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The Seven Critical Success Factors for Launching & Driving a Successful Business
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Experiences and Observations from the Business Front Lines in the post Dot-Com World

Despite the current economic winter, the entrepreneur spirit is alive and well. Emerging companies are vigorously working to launch or reinvent themselves and deploy strategies that will grow their current marketshare and revenue. For every company that has deciphered the magic code dozens still struggle with the challenge. To assist you in "kickstarting" your business, we've identified seven critical factors that successful businesses, both large and small, have embraced. They will not only help ensure your business' survival but will also accelerate your competitive advantage.

1) Be realistic about your business objectives

Passionate leaders command most startups. They have an aura of electricity and their enthusiasm is contagious. Unfortunately, many of these same leaders operate under the myth that the product will sell itself, and so they set unachievable goals. This is one of the most common mis-steps that end up crippling a business.

Setting goals that are overly optimistic and vague, such as, "to be the company to grow to $1B faster than any other business," lack substance and meaning. Others such as "to become the defacto standard for web-based self-service in 12 months" include a time horizon, but fail to indicate how, what, or with whom success will be achieved.

Every company needs a clear vision and a mission statement, but specifying ambitious goals without support will lead to agitation in the board room, frustration for the sales team, and a detrimental cash burn rate. Those companies that were the most successful shared a common trait of setting clear business goals that included credible and complete information for their staff to execute them. As the economic conditions changed, they were also quick to revise their short- and long-term business goals to match the industry. Finally, each company went to great lengths to enlist the involvement of their employees to ensure not only the development and articulation of the business objectives and measures, but their adoption throughout the organization.

Success Factor #1: Identify stretch goals with reasonable milestones and timelines that can be matched with current investment and spending plans.

2) Understand your unique value proposition

Successful companies know that it takes more than technical leadership to create a sustainable business - there must be value for the customer that exceeds the value currently being offered by other solutions.

A value proposition starts with careful focus on a single target. The temptation to try to be all things to all people leads to the overextension of resources and the inability to execute. Next, a value proposition needs to clarify the specific problem you are solving and quickly explain the compelling reason why your solution is best.

Value propositions are not created in a vacuum or the boardroom. We discovered that several startups frequently solicited input from prospective customers early in the product development phase, collecting feedback regarding the problem, the product, the sales process, and the anticipated market reaction. This information helped them hone their business plan and accelerated a return on their marketing and sales investment.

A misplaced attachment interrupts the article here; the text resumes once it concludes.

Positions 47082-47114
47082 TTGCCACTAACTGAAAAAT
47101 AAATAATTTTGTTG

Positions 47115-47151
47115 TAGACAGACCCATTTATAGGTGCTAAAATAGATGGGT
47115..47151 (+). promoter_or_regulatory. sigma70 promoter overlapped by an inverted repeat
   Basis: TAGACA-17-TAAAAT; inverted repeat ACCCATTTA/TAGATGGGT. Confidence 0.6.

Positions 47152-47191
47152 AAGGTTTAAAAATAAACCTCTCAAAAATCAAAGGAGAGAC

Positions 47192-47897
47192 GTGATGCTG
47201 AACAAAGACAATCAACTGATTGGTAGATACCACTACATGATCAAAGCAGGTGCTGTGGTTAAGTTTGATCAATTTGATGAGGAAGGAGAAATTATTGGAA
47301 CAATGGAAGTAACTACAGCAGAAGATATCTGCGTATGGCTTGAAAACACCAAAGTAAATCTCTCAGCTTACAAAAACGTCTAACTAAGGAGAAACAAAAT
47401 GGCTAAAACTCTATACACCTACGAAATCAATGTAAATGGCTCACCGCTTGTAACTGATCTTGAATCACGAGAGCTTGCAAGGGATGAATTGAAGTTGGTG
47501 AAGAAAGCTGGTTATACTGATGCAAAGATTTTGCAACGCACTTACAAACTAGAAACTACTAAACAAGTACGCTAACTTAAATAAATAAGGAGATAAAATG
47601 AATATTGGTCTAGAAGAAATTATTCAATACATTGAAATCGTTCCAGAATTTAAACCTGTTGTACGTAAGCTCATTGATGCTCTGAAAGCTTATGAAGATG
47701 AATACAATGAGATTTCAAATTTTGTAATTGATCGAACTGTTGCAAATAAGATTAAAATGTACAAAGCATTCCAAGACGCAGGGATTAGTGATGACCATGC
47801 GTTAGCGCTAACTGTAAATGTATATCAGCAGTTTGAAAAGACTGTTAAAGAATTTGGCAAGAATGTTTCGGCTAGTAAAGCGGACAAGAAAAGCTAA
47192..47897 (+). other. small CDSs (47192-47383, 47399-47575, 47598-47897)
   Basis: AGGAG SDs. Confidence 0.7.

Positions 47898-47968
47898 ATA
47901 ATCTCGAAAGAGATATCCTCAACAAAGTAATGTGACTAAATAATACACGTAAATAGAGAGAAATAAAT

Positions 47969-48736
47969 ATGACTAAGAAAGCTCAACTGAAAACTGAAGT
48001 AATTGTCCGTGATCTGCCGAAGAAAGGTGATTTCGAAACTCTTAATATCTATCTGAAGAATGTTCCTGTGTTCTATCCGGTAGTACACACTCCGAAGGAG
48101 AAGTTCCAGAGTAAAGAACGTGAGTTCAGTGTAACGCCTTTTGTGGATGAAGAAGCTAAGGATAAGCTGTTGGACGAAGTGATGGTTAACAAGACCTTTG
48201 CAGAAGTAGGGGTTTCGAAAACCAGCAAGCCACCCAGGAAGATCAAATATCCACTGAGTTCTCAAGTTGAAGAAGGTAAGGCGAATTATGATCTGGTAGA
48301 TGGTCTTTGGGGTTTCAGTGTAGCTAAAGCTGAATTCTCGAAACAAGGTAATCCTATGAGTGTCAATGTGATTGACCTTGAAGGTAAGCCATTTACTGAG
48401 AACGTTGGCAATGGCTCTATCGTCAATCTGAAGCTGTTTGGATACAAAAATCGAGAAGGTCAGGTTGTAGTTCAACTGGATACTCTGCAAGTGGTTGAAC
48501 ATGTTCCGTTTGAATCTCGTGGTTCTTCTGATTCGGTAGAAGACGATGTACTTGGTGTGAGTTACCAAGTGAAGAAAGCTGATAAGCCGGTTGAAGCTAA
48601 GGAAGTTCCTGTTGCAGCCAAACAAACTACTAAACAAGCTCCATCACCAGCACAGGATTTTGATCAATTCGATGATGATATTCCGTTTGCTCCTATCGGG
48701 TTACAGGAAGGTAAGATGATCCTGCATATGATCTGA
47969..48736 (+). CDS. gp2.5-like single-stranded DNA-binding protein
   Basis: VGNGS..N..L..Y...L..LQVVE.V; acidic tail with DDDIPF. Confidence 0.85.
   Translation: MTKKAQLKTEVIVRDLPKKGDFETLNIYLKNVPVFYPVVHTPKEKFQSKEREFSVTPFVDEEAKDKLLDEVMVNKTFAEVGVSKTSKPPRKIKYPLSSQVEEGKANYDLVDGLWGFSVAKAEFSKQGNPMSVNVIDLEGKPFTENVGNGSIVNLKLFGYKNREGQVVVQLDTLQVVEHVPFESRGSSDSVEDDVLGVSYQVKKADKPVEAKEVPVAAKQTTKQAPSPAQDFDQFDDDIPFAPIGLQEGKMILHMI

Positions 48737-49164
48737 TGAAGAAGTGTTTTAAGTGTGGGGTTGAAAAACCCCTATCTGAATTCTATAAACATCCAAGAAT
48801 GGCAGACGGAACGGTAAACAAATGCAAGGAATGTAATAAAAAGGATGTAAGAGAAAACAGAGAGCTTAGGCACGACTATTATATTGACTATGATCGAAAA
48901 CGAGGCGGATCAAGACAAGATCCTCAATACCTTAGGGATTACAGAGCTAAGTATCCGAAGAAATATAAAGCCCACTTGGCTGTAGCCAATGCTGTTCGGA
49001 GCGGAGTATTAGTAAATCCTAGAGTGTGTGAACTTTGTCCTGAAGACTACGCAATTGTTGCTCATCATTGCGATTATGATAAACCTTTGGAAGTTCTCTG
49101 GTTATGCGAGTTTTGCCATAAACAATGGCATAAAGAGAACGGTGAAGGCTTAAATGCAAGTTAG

Success Factor #2: Based on customer and/or prospect feedback, frame a value proposition that identifies the target customer and what you do for them better than anybody else.

3) Take a hard look at your competition

It is surprising to find that many startups and emerging companies are convinced they have no competition. Some entrepreneurs are focused so intently on their product that they fail to recognize evolving market trends or anticipate competitive advancements in markets that may overshadow their own value proposition. With product lifecycles shortening, it is critical that companies accurately judge the competitive landscape in order to take full advantage of their market window.

Many of the startups we've worked with considered two dimensions of competition: First, How are users addressing this need today without your product or service? In most cases, users have adopted some solution or service to address the problem you solve. These startups spent time understanding alternatives being used today before they launched their product. Second, What similar products or technologies are being employed today? One startup we worked with researched 30 competitors and distilled them into three categories. From this grid they were able to clarify their points of differentiation.

Success Factor #3: Research the competitive landscape and categorize your competitors, noting their strengths and weaknesses. Then compare your company against this landscape. This exercise helps identify points of differentiation that can be communicated in sales and marketing programs.

Part II of this Article: Critical Success Factors 4-7

Mike Gospe ( is one of the founding members of the KickStart Alliance. This paper reflects his recent experiences and those of his colleagues: Mary Gospe, Janet Gregory, Amy Matthews, and Mary Sullivan.

The KickStart Alliance ( is a team of senior marketing and sales leaders who assist startups and emerging companies develop and execute a variety of marketing and sales goals and objectives.

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